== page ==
The decisions made at this level significantly change the manner in which business is being done (Bocij, et al. 1999) and these decisions are the responsibility of top management (Turban, et al., 1999). Markus, et al. (2000) suggested that enterprises are generally advised to start planning ERP system implementations at the strategic level before proceeding to the technical, software and hardware, levels. Slevin and Pinto (1987) pointed out that the project mission, top management support, and project schedule are factors of the strategic level. Whilst Al-Mashari and Zairi, (2000) argue that benchmarking, business case determination, and implementation strategy are factors of strategic level. Holland and Light (1999) adopted the (Slevin and Pinto, 1987) approach and then added two factors: legacy system and ERP strategy. They argued that these two factors are specific to ERP system implementation requirements. In general, all these factors mentioned should be considered at the early and long-term planning phase of an ERP project implementation. The following sections will discuss these factors based on the literature reviewed. Page 6

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Current Legacy System Evaluation

Adolph (1996) pointed out that the legacy system contains the existing information technology (hardware and software), business processes, organisation structure, and culture. In a sense, Holland and Light (1999) argued that the nature and scale of problem that are likely to be encountered could be defined by evaluating the existing legacy system. If organisations legacy systems are extremely complex, with multiple technology platforms and a variety of procedures to manage common business processes, then the amount of technical and organisational change required is high. Otherwise, if the organisation has already got common business processes and a simple technical architecture, change requirements are low. The inabilities of legacy systems to cope with the Y2K problem, and the introduction of the Euro currency have further increased demand for ERP software packages. ERP systems depend on sophisticated IT infrastructure (Jarrar, et al., 2000; Gupta, 2000). It is clear that ERP implementation involves a complex transition from legacy information systems and business processes to an integrated IT infrastructure and common business process throughout the organisation (Gibson, et al. 1999).

Project Vision and Objective

Slevin and Pinto (1987) defined project vision as the initial clarity of goals and general direction, while Bocij, et al. (1999) defined it as an image of a future direction that everyone can remember and follow. Welti (1999), on the other hand, advised on determining the project vision in the planning phase, particularly within the project scope, where the project scope includes the project definition, objectives, and strategy. He argued that all these components of the project scope are compulsory to create a clear project vision. A global survey showed that an understanding of business objectives and clear vision are key success factors (Cooke and Peterson, 1998). Moreover, a clear projects vision is one of the main ways to avoid ITs major project failures (Peak, 2000), as it clarifies the direction in which an organisation needs to move (Kotter, 1995). However, at this stage in the ERP project, the vision should provide a direction and general objective, and no details are required. Welti, (1999) suggested that the project definition should not contain specific goals or strategy and should determine the purpose of the project. The next step would be to determine the ERP objectives. Copyright 2010 Page 7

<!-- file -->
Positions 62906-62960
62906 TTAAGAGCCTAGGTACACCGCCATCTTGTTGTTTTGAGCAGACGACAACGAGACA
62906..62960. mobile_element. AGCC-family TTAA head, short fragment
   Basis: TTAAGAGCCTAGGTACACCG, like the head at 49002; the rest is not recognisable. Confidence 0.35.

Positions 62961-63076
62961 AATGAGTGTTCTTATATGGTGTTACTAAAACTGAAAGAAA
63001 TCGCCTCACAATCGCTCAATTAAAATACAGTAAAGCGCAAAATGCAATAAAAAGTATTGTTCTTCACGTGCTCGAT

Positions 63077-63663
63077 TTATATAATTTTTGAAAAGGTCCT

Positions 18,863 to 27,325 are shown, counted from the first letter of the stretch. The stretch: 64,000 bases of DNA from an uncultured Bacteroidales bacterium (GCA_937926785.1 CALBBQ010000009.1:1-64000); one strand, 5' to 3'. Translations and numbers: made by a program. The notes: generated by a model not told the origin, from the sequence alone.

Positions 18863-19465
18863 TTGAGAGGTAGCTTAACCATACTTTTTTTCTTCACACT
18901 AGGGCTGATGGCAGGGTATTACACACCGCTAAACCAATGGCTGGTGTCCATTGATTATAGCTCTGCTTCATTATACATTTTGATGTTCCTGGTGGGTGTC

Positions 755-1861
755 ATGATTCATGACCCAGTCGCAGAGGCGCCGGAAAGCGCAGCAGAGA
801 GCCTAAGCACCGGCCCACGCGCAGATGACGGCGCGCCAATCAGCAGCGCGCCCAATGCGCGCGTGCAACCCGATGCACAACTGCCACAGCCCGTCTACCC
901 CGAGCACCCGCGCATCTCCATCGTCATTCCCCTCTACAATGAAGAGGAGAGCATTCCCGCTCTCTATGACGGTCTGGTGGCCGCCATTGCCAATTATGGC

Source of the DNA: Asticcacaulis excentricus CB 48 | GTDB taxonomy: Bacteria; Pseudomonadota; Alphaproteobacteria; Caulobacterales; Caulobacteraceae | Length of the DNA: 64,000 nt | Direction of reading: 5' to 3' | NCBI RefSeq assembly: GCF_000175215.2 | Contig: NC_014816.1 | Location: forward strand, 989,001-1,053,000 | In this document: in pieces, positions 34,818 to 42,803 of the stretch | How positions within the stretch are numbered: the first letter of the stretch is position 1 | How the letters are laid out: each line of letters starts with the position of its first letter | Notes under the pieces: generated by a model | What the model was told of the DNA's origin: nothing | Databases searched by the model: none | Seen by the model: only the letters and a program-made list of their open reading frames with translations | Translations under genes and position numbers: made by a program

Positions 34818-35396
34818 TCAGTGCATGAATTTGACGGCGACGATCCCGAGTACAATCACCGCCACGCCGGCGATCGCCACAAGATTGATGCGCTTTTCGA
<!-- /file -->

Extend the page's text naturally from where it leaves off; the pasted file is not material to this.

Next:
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ERP Implementation Strategy

The ERP implementation strategy will be reviewed to determine the impact of ERP system implementation on the enterprise, while the strategy of ERP system implementation will be overviewed, with details, within the tactical level. The company has to have a clear understanding of the business implications to avoid a potential peril of failures. Holland and Light (1999) suggested that the propensity of an organisation for change should influence the choice of ERP implementation project strategy. Al-Mashari and Zairi (2000) argued that building an implementation strategy for an ERP system project needs to be strongly based on both the business case developed and the results of the series benchmarking test. It should also ensure a full alignment with overall business strategy.

Top Management Support/Commitment

Top management support was consistently identified as the most important and crucial success factor in ERP system implementation projects (Welti, 1999; Davenport, 1998a; Sumner, 1999; Bingi, et al., 1999; Gupta, 2000; Bancroft, et al., 1998). Slevin and Pinto (1987) defined top management support as the willingness of top management to provide the necessary resources and authority or power for project success. Welti (1999) suggested that active top management is important to provide enough resources, fast decisions, and support the acceptance of the project throughout the company. Jarrar, et al. (2000) pointed out that the top management support and commitment does not end with initiation and facilitation, but must extend to the full implementation of an ERP system. They should continually monitor the progress of the project and provide direction to the implementation teams (Bingi, et al, 1999).

Business Case
A strong business case can control a projects scope (Industry Week, 1998). It considers project objective, needs, and benefits. Moreover, a business case can help to convince people of the need for change, and therefore, their commitment to it (Industry Week, 1998). Cooke and Peterson (1998) pointed out that to ensure a business-specific result, the business case needs to be translated down to those who are deploying the actual systems. Moreover, they mention that, based on a global survey, the development of a strong business case was one of the key success factors. Page 8